Peyronie's disease is a benign condition, affecting middle-aged men of between 40 and 60 years of age. The symptoms are penile pain in the early inflammatory phase, curvature during erection and erectile dysfunction. The origin of Peyronie's disease is not fully understood. A trauma of the penis with subsequent deposition of fibrin and formation of a fibrotic plaque in the tunica albuginea is the most likely pathophysiological mechanism. Empirical treatments have been attempted with inconclusive results since most of the studies were noncontrolled. In this review, the most important data on the epidemiology, etiology, diagnostic approaches and treatment modalities of Peyronie's disease are addressed. Low-dose (12-15 Gy) radiotherapy has been reported as a successful treatment modality to reduce penile pain and curvature in the early stages of the disease, in noncontrolled studies. Currently, no side effects have been reported. This review critically addresses Peyronie's disease, its treatments, corresponding outcomes and future treatment possibilities. The problems of obtaining good-quality outcomes data for radiotherapeutic approaches are highlighted.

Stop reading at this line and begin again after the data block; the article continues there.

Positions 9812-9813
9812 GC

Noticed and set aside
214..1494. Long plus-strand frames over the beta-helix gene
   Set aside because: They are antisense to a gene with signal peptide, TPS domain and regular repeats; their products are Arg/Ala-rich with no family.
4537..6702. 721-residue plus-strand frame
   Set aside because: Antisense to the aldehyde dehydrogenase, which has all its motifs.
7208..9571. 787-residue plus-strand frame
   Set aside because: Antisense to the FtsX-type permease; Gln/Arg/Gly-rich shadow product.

Erectile dysfunction, Penile curvature, Penile pain, Peyronie's disease, Radiation, Radiotherapy,
Expert Review of Pharmacoeconomics & Outcomes Research
Department of Radiation Oncology

Incrocci, L. (2004). Radiotherapeutic treatment of Peyronie's disease. Expert Review of Pharmacoeconomics & Outcomes Research (Vol. 4, pp. 235–242). doi:10.1586/14737167.4.2.235